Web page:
Hi Vivian, Your diagnosis sounds like it’s accurate but it’s always hard to tell without a sample. We’ve been putting together a bacterial home-test kit and will have a link in the next few weeks. I understand that you probably don’t want to wait that long, so you should consider taking your dog to the vet for diagnosis and testing. They can extract some tissue which will include the serratia bacteria (if present) and use that to test. Thank you for asking and please let us know the results.

      • Tammi says:

        Is there a bacterial home test kit available now? If so would really appreciate you posting the link. Thanks so much and thank you for a very informative site.

        • DeadlyMicrobes says:

          Hi Tammi, We’re not able to make our kit available. We were advised that we could have trouble if the test kit malfunctioned or its results gave false positives. We made this site to help people and don’t have the kind of resources available to defend ourselves if necessary. But we’ll continue to answer questions and update our articles with new content. Thank you.

  • Beth Mendez says:

    Curious what you might suggest, 86 year old femaie – recurring UTI’s – ALS Patient 8 yrs, vent 7 years was doing wonderful prior to this UTI in June. She has had numerous UTI’s over the years due to an indwelling foley. In June, first time this bacteria was identified. “s marcescens” came back in the culture report. Doc thought she had a fistula, believe that has healed up, But We have been playing roller coaster with this bacteria ever since.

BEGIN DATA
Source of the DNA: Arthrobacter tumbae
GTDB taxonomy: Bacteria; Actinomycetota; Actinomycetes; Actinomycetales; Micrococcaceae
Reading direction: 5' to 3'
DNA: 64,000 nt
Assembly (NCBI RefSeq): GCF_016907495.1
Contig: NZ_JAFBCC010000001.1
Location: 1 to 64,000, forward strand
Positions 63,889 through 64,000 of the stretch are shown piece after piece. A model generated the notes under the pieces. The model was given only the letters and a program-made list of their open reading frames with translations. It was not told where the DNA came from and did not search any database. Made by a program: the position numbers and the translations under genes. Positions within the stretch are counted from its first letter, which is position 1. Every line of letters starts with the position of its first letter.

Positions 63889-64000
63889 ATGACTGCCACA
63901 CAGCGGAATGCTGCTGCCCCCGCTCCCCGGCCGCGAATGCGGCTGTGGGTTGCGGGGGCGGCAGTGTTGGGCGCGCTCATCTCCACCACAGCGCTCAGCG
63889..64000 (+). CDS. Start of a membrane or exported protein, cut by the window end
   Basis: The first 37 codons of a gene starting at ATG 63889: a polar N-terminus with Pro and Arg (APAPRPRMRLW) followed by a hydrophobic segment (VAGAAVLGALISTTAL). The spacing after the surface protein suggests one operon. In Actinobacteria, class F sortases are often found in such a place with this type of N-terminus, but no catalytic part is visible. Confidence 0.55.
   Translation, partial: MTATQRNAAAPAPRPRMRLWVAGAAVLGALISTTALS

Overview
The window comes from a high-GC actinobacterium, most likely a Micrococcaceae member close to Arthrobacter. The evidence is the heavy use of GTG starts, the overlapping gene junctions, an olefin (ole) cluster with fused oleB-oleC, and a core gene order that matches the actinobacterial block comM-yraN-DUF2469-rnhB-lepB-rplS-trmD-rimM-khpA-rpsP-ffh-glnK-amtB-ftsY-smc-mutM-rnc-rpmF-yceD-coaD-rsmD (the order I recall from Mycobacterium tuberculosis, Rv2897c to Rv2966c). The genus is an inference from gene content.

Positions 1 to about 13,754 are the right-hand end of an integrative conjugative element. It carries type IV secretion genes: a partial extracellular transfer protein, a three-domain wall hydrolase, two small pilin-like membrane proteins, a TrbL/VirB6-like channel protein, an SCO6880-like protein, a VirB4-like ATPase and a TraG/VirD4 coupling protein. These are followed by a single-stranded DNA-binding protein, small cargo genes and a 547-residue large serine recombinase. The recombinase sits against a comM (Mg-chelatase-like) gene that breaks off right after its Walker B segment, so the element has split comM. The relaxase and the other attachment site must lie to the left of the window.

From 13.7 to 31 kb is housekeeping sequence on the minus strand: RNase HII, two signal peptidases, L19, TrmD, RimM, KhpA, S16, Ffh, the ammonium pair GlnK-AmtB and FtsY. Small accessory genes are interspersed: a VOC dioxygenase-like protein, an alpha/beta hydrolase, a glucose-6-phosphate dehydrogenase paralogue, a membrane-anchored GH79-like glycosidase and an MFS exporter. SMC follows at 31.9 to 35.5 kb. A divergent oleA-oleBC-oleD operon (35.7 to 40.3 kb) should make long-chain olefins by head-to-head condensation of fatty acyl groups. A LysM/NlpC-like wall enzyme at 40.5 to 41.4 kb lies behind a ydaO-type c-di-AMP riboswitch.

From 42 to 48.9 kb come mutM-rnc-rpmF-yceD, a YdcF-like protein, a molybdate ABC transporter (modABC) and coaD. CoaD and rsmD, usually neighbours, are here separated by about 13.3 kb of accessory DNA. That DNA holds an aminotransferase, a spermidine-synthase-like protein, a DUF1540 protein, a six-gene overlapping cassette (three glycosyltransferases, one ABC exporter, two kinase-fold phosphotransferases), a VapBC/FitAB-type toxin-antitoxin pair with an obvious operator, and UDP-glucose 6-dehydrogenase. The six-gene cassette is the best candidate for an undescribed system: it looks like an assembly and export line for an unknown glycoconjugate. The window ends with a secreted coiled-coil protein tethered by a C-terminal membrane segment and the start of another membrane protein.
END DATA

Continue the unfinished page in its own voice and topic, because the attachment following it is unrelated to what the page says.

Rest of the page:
Doc has done imipenin 14 days, – off about 7 days later, clinical symptoms are back again (puss discharge around foley and not lucid. Round 2 – Did Primaxin for 2 weeks. off 7 and discharge and fever remerges. We did 7 days of Levaquin and 10 days of Xyvox most recently (ALL IV) – had the best clinical improvement with that combo. We are now finished and sure enough – 10 days out, fever has started again. Is there a way out with this bug?

    It feels like to me that we just haven’t used it long enough to really get the bug gone.

    Any thought would be wonderful.

    • DeadlyMicrobes says:

      Beth, We strongly recommend you work with your doctor and if you have reason for concern, please get a second opinion. No good doctor on the planet would talk you out of having someone else corroborate or disprove their diagnosis. And please be sure the doctor works in a system that has infectious disease experts on staff. You need an expert to follow the progression/regression of the disease and alter treatment accordingly. You cannot take a bunch of pills and be cured. These microbial diseases don’t work that way.

    • DeadlyMicrobes says:

      If you know a broth or any food contains pathogens, do not consume. In situations where you have no choice, please boil the broth for at least 4 minutes before consuming.